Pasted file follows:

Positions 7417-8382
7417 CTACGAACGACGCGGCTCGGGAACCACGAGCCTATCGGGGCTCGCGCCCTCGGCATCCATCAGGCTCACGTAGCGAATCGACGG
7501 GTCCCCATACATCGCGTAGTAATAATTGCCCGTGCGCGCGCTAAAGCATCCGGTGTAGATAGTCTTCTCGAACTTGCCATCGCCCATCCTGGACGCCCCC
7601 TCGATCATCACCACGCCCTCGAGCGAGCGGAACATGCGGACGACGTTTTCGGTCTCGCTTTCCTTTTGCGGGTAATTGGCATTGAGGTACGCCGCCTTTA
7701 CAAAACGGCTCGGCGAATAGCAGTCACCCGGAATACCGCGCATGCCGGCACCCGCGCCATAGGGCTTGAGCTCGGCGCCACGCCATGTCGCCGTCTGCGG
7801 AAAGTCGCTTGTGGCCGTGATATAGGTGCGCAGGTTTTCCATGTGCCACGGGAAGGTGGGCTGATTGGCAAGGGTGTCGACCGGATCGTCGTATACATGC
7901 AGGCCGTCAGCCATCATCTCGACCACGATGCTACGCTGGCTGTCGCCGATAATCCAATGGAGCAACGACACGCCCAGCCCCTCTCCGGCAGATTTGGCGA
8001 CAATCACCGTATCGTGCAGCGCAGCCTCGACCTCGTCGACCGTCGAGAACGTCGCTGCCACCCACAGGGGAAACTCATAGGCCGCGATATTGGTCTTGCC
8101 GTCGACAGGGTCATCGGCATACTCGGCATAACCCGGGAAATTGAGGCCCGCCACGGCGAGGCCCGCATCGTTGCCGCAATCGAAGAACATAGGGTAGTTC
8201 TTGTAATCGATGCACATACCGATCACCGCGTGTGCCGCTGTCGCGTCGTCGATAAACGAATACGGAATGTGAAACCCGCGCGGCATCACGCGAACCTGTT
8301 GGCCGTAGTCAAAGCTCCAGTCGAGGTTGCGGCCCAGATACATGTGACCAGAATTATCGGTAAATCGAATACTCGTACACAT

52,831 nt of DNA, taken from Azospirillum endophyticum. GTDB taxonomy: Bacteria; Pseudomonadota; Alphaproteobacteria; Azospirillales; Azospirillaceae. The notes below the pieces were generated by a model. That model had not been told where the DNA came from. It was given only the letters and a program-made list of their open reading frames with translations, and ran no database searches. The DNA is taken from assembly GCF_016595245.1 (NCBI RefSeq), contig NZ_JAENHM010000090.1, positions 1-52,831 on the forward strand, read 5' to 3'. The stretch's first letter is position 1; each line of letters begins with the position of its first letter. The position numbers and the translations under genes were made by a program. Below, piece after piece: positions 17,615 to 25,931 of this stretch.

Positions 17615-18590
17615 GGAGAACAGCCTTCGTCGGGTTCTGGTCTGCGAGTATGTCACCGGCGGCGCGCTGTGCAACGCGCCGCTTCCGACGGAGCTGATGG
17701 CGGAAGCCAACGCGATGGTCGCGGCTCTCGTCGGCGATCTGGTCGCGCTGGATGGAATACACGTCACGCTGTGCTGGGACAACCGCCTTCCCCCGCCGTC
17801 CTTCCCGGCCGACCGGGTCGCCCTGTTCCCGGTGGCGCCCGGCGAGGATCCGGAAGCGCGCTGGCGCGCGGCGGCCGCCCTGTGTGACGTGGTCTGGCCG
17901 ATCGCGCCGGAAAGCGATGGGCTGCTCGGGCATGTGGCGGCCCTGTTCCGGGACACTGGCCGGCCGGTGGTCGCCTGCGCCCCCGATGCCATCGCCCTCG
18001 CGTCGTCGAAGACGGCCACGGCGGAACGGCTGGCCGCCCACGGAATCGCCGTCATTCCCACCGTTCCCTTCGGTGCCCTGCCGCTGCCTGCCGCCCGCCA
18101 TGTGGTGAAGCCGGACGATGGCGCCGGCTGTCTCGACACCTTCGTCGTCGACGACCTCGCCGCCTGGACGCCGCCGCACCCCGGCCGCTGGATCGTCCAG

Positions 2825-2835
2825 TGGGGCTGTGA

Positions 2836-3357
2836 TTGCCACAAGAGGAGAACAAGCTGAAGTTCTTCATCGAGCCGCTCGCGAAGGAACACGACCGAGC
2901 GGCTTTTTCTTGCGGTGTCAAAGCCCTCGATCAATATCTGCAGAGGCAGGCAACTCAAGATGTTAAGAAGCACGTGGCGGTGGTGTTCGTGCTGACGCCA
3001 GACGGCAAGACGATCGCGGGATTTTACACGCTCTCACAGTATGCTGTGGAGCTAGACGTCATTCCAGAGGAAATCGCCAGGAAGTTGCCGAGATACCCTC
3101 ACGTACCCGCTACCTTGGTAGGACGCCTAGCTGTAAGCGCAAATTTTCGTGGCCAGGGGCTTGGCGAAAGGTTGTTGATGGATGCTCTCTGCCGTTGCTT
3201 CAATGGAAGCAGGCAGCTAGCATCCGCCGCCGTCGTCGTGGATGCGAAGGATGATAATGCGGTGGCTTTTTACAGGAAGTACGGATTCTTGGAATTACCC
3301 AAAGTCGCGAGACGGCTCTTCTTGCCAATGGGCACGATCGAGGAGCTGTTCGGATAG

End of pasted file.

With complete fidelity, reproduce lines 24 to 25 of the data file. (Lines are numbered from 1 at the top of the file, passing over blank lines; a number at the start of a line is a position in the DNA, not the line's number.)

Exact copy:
2901 GGCTTTTTCTTGCGGTGTCAAAGCCCTCGATCAATATCTGCAGAGGCAGGCAACTCAAGATGTTAAGAAGCACGTGGCGGTGGTGTTCGTGCTGACGCCA
3001 GACGGCAAGACGATCGCGGGATTTTACACGCTCTCACAGTATGCTGTGGAGCTAGACGTCATTCCAGAGGAAATCGCCAGGAAGTTGCCGAGATACCCTC